I’ve been trying to figure out why, as a lifelong conservative, none of the arguments for voting Trump work for me.
At first, I admit, I liked his immunity to the partisan strong-arm tactics of the press. One thing about Trump: where other Republican candidates fold and cower and try pathetically to make friends with a media culture that will always hate them, Trump doesn’t back down. He doesn’t get intimidated. He even enjoys the necessary strong-arm push-back. A little too much, if anything.
It’s just a disappointment that the media-immunity conservatives have so long needed has come in such a Trump-shaped package.
So what makes him so undigestible to a remaining intractable core of us conservatives? Why do the increasingly urgent exhortations by my Republican friends (and even my own parents) continue to fall on deaf ears?
Here’s a list of the arguments in favor of Trump and why I think they’re flawed…
“We’ll never be able to elect a true conservative.”
This is meant to defuse the fact that, even according to good old Rush Limbaugh, Trump is not a conservative. He’s barely a Republican, which is no surprise, since he spent most of his life, apparently, as a liberal Democrat. Where he has voiced Republican ideology, it’s been the most divisive kinds—the kinds most easily branded racist (border walls), intolerant (banning Muslims), and fat-cat elitist (tax cuts for the rich). It isn’t that these labels are fair, it’s just that Trump makes them so easy.
But to the point: we can’t elect a true conservative anymore, they say. Sadly, at least for now, this is probably true.
So my question is: for true conservatives, why vote at all?
If it’s come down to two kinds of not-conservative, why cheapen ourselves by giving our electoral stamp of approval to either? The moment we agree to choke down a vote for the least awful not-conservative, that’s the moment we guarantee that not-conservatives are the only options we will ever have.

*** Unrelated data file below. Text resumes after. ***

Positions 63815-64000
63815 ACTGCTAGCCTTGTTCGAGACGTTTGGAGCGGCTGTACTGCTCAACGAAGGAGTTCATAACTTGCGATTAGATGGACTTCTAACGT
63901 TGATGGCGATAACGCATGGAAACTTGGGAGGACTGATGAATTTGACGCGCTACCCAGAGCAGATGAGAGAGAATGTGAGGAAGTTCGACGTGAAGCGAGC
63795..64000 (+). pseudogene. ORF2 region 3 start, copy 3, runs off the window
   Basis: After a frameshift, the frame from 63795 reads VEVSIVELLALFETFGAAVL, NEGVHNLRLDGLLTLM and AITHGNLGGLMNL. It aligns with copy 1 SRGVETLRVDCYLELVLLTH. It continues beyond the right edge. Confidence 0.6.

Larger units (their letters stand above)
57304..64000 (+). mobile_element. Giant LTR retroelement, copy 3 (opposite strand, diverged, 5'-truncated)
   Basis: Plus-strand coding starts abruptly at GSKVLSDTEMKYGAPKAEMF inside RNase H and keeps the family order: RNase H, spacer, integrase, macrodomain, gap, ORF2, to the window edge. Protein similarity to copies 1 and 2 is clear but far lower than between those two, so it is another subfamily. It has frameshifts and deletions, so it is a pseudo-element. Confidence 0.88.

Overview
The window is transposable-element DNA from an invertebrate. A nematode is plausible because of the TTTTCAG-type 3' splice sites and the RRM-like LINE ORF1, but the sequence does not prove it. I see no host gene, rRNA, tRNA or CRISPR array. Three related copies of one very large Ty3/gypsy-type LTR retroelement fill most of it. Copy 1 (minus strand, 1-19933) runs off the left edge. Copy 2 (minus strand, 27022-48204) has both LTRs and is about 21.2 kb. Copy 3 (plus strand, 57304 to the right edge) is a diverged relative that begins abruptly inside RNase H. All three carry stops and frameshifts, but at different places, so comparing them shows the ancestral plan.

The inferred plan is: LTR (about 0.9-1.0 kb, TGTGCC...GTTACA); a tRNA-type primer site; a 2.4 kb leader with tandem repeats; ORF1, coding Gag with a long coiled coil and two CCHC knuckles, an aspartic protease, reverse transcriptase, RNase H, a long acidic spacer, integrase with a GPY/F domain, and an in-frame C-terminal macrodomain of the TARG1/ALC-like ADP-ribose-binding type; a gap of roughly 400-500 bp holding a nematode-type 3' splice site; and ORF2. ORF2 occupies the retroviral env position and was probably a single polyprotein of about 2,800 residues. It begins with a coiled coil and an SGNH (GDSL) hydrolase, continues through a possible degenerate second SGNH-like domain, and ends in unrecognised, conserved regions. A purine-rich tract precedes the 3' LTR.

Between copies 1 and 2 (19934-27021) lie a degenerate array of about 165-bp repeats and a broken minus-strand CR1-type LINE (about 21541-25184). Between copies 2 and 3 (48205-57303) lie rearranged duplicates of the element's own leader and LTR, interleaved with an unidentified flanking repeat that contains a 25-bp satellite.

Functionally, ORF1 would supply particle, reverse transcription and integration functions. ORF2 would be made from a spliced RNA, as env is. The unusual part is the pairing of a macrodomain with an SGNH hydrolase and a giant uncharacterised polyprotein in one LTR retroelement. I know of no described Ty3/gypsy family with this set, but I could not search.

It’s like dating. You know how we always tell our kids to never settle? That’s good advice, because the moment your daughter settles for the jobless mouth-breather whose best quality is that he doesn’t actually beat her most nights, that’s the moment she begins to believe that that’s all she can get.
“But Trump’s the candidate now, and he’s our only option!”
He’s actually not. There are third parties. You can write-in a candidate of your choice.
“But a third party vote is a vote for Hillary Clinton!”
According to President Obama, a third party vote is actually a vote for Trump.
Personally, I don’t think either of these premises are right. A third party vote is a vote for another option, if not for this election, then for the long-term future. A third party vote is a conscientious choice not because it can lead to a win, but because it sends a message of no confidence in the current crop of candidates, and a threat of even less confidence (and fewer votes, and lost power) if the parties continue to offer similarly bad options.
A third party vote fosters a movement. The more bold people raise their hands and say “enough! We demand better candidates! People to vote FOR rather than merely AGAINST!”, the more other people will be persuaded that they don’t have to hold their noses for a candidate that doesn’t represent them. They don’t have to submit to having their vote extorted by threats of the worse candidate.
“But Trump is what the people clearly want.”
After all, they voted for him in the primaries. They put him there. He’s the will of the people.
But what if the will of the people is tainted in this instance?
As has been pointed out, Trump isn’t a conservative. So what do so many Republicans see in him?
A certain demographic of Americans– particularly older Republicans (or, in my father-in-law’s case, old-school Democrats) are deeply– and I might add understandably— angry. Enraged, even. For decades they’ve been mocked and belittled by the media. They’ve been deliberately ignored by politicians. They’ve been forced to choke down laws that they strongly disagree with– and had those laws flaunted in their faces by a snarky, nasty culture of ninnies.
The result is that what they want most right now is payback. They do not want a wise and measured leader to gently sway the country back to its roots. They want a Bully-in-Chief to kick sand in the faces of those that have ignored, mocked, bullied, and belittled them for the last few decades.
Trump may not be a conservative. He may have spent most of his life as a liberal Democrat. He may have waffled repeatedly on core conservative issues. He may shatter Republicans’ tenuous grip on the moral-majority high-ground with his debaucheries and sexist talk and casinos and affairs.